A group of drugs that are used to treat muscular stiffness and cramps
Muscle relaxants are used for the relief of muscle spasm. They are also used to ease the movement of limbs that are stiff because of nervous system disorders such as multiple sclerosis and cerebral palsy. Muscle relaxants are sometimes prescribed to treat conditions such as night-time muscle cramps and torticollis. Certain muscle relaxants are used to paralyse muscles during surgery under general anaesthesia.
How do they work?
Muscle relaxant drugs work in a variety of ways. Some muscle relaxants, such as tizanidine, baclofen, and the antianxiety drug diazepam, work by reducing transmission of nerve signals from the brain and spinal cord to the muscles, causing the muscles to relax.
Dantrolene relieves spasm by acting directly on muscles and making them less sensitive to nerve signals from the brain and spinal cord. Botulinum toxin relaxes muscles by blocking the transmission of signals from nerve endings to muscle cells. The way in which quinine works is not fully understood.
How are they used?
Doses of muscle relaxants need careful adjustment. Too little has no effect, and too much may lead to muscle weakness. For long-standing conditions such as multiple sclerosis, doses begin at a low level and are increased gradually to reach a balance between symptom control and muscle strength.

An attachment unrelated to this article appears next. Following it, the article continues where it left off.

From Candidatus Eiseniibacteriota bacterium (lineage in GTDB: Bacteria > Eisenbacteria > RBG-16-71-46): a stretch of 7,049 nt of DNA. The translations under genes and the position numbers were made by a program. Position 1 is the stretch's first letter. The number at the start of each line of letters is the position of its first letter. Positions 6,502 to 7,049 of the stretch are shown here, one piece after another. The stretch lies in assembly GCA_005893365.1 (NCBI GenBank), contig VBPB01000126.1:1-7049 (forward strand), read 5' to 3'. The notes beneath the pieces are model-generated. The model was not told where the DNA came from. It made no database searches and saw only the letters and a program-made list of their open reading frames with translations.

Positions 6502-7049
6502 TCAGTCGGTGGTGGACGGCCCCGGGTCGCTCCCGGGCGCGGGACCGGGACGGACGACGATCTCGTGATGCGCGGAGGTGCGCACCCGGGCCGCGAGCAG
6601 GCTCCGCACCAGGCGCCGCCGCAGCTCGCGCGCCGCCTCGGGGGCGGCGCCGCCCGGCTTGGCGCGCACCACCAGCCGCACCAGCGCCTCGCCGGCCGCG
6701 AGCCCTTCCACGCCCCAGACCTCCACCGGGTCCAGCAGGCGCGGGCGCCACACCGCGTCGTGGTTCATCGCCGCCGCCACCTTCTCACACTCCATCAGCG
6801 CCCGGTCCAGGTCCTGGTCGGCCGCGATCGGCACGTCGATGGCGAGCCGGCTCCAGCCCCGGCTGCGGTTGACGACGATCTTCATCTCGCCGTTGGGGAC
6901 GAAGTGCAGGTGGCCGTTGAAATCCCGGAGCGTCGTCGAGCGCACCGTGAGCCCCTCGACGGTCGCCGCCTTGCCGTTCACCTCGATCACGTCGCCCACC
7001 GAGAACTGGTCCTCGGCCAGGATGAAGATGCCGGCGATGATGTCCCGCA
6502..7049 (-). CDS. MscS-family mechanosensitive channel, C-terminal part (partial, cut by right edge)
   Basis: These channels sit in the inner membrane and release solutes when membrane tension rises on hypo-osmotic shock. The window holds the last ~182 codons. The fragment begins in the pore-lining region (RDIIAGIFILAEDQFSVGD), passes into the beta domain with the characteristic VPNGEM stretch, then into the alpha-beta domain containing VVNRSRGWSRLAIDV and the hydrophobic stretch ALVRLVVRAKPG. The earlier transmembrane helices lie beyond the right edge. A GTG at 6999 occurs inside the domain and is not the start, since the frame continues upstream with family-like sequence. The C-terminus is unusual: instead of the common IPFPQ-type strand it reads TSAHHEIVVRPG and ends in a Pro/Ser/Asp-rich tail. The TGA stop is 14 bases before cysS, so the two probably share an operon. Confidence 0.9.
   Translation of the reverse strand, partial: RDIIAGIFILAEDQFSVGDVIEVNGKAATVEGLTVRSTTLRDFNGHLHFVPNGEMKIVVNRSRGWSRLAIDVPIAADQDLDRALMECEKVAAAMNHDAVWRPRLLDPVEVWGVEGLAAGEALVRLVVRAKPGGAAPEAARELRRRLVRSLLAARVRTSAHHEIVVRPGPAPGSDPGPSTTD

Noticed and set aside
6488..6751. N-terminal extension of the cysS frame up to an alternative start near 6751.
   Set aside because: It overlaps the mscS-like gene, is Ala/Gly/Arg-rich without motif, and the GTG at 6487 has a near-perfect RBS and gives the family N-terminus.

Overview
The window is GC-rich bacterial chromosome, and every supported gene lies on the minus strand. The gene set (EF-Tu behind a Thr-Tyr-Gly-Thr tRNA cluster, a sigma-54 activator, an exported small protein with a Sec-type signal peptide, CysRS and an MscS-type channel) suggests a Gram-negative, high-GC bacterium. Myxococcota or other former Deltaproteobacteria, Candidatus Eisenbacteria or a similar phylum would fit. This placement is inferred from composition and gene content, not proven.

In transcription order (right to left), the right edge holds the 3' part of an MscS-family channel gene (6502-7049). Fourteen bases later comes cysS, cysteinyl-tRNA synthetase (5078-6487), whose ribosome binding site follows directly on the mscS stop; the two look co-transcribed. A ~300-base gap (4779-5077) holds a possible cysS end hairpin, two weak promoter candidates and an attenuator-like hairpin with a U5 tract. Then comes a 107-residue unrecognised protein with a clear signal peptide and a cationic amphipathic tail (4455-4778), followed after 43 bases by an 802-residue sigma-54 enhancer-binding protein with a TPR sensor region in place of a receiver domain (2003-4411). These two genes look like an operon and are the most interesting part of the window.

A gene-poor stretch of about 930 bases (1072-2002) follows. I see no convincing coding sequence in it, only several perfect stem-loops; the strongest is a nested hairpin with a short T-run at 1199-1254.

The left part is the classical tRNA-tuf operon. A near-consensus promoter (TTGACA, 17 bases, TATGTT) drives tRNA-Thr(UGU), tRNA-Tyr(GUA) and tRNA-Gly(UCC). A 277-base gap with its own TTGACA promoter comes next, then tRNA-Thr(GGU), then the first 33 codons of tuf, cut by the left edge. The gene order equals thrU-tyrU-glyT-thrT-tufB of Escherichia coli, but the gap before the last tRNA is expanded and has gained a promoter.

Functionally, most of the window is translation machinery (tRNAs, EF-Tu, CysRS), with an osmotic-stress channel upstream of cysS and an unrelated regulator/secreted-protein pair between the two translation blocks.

Involuntary contractions of the neck and facial muscles can be relieved by injecting tiny amounts of botulinum toxin directly into the affected area. A single injection is usually effective for about 3 months. Quinine taken at bedtime, also in tiny amounts, helps to prevent cramp developing in the night.
What are the side effects?
A common side effect of many muscle relaxants is drowsiness, which usually decreases as treatment progresses. With long-term use, the body may become dependent on a muscle relaxant; if the drug is withdrawn suddenly, muscle spasms may become worse than they were before treatment began. Dantrolene can cause diarrhoea. This drug may also cause severe liver problems, as may tizanidine. If you are taking either of these drugs, your doctor will carry out regular blood tests to check your liver function.
From the 2010 revision of the Complete Home Medical Guide © Dorling Kindersley Limited.
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